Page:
WYNN, Ellis (bef.1559-1623), and St. Dunstan-in-the-West, London and Everdon, Northants.

Published in The History of Parliament: the House of Commons 1558-1603, ed. P.W. Hasler, 1981
Available from Boydell and Brewer



Family and Education

b. bef. 1559, 3rd s. of Maurice Wynn of Gwydir by his 1st w. Jane (Siân), and bro. of John. educ. Westminster sch. m. Anne, da. of Alderman Gage, ?s.p.

Offices Held

Gent. harbinger by 1596; clerk of the petty bag in Chancery 1603.


Younger brother of the John Wynn who dominated the life of Caernarvonshire for more than 40 years, Ellis Wynn entered the household of Robert Cecil, who by 1596 had secured for him a lucrative court place as gentleman harbinger, with the duty of allocating lodgings to courtiers. This office, which he seems to have executed both arbitrarily and offensively, enabled him to watch over his brother’s interests in London, and much of their correspondence was concerned with John Wynn’s lawsuits. But tactlessness and arrogance characterized his actions here, too, as when he told Hatton, the lord chancellor, that he did not consider Lord Grey (which one is not clear) a competent judge of a petition presented on behalf of his brother John.

When the election writs for the 1597 Parliament went out Cecil and lord keeper Thomas Egerton wrote jointly—and ineffectively—to the electors of Caernarvonshire recommending Wynn as knight of the shire, but instead Wynn came in for Saltash, presumably on Cecil’s recommendation. He made another unsuccessful bid for Caernarvonshire in 1604, when his court connexions failed to supply him with another seat, and he appears to have made no further attempt to enter Parliament.

Wynn died 27 Sept. 1623 from an operation for the removal of gall stones. Two days previously he had made his will. He bequeathed his soul

to Christ with a sure hope, trust and confidence to be saved by the merits of His most bitter death and passion and innocent bloodshedding on the cross for me and all mankind; renouncing all merits and deserts of mine own as a most vile and unworthy sinner who without these manifold mercies of my Saviour deserve nothing but death and damnation.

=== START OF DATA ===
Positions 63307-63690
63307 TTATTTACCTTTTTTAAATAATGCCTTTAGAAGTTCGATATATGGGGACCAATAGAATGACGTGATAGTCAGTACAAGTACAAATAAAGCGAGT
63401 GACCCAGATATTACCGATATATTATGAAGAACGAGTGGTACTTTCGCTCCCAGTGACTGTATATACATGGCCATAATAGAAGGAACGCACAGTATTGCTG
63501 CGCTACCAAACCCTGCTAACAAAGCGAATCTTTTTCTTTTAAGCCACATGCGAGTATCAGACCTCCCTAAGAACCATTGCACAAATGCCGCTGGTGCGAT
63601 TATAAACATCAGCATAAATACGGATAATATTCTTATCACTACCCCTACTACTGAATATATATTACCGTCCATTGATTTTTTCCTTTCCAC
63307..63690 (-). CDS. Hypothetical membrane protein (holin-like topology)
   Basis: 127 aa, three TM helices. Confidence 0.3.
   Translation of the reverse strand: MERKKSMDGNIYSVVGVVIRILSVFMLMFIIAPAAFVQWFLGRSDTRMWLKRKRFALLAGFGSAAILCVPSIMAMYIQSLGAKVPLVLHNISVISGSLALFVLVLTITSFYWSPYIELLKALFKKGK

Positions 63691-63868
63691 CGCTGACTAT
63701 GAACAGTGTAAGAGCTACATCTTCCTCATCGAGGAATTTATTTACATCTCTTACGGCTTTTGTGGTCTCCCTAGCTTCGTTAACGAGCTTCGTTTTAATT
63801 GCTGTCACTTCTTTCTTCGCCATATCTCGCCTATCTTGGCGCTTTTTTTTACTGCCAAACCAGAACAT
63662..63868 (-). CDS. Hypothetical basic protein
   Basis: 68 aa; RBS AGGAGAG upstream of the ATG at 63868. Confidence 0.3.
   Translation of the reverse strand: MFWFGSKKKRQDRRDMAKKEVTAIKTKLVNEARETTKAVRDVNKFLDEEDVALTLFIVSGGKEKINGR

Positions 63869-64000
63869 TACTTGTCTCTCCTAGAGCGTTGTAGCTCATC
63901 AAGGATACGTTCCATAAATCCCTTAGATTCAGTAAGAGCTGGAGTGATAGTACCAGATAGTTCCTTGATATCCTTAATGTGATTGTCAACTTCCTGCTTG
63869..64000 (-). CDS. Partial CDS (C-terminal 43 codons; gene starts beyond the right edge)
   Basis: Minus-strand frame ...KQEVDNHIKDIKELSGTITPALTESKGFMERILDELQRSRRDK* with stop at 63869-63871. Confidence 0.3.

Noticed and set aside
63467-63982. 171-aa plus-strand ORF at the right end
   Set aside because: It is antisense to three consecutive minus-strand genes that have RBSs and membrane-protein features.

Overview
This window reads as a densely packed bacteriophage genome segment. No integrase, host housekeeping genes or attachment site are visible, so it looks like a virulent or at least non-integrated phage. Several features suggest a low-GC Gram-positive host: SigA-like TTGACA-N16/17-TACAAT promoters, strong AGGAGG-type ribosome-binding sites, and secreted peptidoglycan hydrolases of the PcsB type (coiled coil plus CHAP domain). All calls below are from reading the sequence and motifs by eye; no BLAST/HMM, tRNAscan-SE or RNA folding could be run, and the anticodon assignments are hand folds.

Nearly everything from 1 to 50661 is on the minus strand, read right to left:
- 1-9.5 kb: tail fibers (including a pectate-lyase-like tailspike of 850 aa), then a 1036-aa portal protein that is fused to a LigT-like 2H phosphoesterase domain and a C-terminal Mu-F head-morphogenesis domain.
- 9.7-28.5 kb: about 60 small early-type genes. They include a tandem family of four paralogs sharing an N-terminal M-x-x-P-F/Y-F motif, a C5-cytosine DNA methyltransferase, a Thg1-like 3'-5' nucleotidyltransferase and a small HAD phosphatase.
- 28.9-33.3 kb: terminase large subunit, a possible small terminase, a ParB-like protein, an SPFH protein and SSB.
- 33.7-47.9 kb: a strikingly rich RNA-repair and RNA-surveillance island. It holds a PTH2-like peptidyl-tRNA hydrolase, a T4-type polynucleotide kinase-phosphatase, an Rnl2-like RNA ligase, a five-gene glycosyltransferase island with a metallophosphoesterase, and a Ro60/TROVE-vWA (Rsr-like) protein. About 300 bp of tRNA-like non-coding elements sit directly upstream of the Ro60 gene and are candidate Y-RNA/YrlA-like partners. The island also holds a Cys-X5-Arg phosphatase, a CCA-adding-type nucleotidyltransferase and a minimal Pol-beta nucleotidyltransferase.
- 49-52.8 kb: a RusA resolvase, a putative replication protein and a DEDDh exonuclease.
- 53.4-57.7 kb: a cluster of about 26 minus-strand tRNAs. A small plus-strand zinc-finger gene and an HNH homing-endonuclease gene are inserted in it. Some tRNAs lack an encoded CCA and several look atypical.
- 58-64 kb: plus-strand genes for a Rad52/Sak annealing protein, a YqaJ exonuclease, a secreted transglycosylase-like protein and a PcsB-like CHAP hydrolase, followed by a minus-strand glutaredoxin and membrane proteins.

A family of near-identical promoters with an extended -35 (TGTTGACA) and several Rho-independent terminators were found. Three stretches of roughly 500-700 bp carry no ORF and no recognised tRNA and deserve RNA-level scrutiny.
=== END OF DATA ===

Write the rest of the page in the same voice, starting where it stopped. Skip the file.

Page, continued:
To his wife he left a life interest in his house and household goods, bequeathing her the linen, jewels and money in her possession absolutely. His lands, including property in Staffordshire and Worcestershire, were to be held by the executors for the payment of debts and legacies. The bishop of Lincoln was to have £100, and tokens of friendship and remembrance were left to several people including the master of the rolls. The will concluded:

I do give Almighty God most humble thanks upon the knees of my heart for suffering me to live this present hour, for all His blessings and benefits bestowed upon me and for this gentle and fatherly correction wherewith He hath visited me. Not doubting whensoever His good pleasure shall be to call me hence to enjoy with Him life everlasting. And so I bid this wretched world adieu.

He was buried as he had wished in Westminster abbey.

DNB (Wynn, John); Cal. Wynn Pprs. 18, 24, 25, 36, 39, 41, 45, 49, 71, 76-7, 183; HMC Hatfield, vi. 455; Neale, Commons, 297-8; P. H. Williams, Council in the Marches of Wales, 304; PCC 102 Swann.

Ref Volumes: 1558-1603

Author: Irene Cassidy